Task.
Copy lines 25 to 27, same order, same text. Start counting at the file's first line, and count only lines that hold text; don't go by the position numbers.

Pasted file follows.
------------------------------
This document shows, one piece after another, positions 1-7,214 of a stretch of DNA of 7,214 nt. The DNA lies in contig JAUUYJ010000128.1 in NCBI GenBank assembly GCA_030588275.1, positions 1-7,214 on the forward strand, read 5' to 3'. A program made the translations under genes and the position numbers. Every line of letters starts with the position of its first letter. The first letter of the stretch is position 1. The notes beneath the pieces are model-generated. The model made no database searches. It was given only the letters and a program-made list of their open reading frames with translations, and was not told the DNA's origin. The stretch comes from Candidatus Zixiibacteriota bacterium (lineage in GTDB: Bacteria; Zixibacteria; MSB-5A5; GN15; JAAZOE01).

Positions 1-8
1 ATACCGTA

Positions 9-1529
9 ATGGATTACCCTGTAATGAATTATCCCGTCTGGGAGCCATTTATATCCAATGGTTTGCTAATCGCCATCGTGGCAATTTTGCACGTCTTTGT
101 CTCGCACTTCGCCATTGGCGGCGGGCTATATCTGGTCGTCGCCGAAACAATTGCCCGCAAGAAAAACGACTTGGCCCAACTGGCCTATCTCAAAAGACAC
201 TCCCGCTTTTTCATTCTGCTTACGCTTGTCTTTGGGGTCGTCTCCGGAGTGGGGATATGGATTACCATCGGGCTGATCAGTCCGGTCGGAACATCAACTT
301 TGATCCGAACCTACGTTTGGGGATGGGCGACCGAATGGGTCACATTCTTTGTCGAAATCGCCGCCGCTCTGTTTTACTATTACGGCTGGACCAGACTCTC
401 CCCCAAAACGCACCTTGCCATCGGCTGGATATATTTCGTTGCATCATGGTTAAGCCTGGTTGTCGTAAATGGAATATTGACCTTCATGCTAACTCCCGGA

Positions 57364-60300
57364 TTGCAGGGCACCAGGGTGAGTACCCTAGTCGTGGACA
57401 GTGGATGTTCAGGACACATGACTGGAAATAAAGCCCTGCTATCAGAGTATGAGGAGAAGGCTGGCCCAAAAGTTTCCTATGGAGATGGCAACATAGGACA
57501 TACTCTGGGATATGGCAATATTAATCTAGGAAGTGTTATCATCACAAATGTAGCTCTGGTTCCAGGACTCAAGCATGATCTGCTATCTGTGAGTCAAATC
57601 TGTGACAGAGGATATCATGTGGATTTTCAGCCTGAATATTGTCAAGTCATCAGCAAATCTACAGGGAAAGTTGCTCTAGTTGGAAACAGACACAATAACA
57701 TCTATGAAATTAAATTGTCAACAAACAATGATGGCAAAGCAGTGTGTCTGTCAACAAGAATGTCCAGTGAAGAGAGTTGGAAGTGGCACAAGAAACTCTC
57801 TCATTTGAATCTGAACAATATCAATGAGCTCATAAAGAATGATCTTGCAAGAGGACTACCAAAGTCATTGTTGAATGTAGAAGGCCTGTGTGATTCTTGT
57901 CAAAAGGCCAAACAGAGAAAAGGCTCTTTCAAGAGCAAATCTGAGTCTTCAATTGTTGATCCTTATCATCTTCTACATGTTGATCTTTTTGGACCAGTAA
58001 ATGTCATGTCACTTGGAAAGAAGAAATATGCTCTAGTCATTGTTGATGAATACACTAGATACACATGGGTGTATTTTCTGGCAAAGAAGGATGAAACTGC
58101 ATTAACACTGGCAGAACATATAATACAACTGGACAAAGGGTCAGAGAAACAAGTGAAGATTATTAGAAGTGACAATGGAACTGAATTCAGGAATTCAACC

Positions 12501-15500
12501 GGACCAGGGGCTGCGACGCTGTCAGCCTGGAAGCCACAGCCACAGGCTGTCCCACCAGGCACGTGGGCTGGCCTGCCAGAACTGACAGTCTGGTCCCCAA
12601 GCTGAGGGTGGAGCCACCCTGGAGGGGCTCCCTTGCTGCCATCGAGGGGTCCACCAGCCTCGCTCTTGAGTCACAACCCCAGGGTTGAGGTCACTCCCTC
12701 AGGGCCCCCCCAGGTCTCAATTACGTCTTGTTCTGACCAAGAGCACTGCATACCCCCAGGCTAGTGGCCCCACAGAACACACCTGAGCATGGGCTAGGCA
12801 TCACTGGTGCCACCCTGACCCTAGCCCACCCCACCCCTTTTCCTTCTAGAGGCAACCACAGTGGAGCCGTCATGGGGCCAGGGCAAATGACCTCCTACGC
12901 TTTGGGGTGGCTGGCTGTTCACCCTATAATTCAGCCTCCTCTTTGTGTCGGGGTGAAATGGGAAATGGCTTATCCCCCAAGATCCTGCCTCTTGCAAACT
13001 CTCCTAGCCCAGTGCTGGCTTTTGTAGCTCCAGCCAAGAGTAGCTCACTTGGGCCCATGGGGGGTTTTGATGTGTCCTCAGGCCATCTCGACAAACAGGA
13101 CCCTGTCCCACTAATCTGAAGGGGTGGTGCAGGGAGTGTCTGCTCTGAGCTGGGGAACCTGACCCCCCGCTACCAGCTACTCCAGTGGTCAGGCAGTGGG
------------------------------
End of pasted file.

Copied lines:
12901 TTTGGGGTGGCTGGCTGTTCACCCTATAATTCAGCCTCCTCTTTGTGTCGGGGTGAAATGGGAAATGGCTTATCCCCCAAGATCCTGCCTCTTGCAAACT
13001 CTCCTAGCCCAGTGCTGGCTTTTGTAGCTCCAGCCAAGAGTAGCTCACTTGGGCCCATGGGGGGTTTTGATGTGTCCTCAGGCCATCTCGACAAACAGGA
13101 CCCTGTCCCACTAATCTGAAGGGGTGGTGCAGGGAGTGTCTGCTCTGAGCTGGGGAACCTGACCCCCCGCTACCAGCTACTCCAGTGGTCAGGCAGTGGG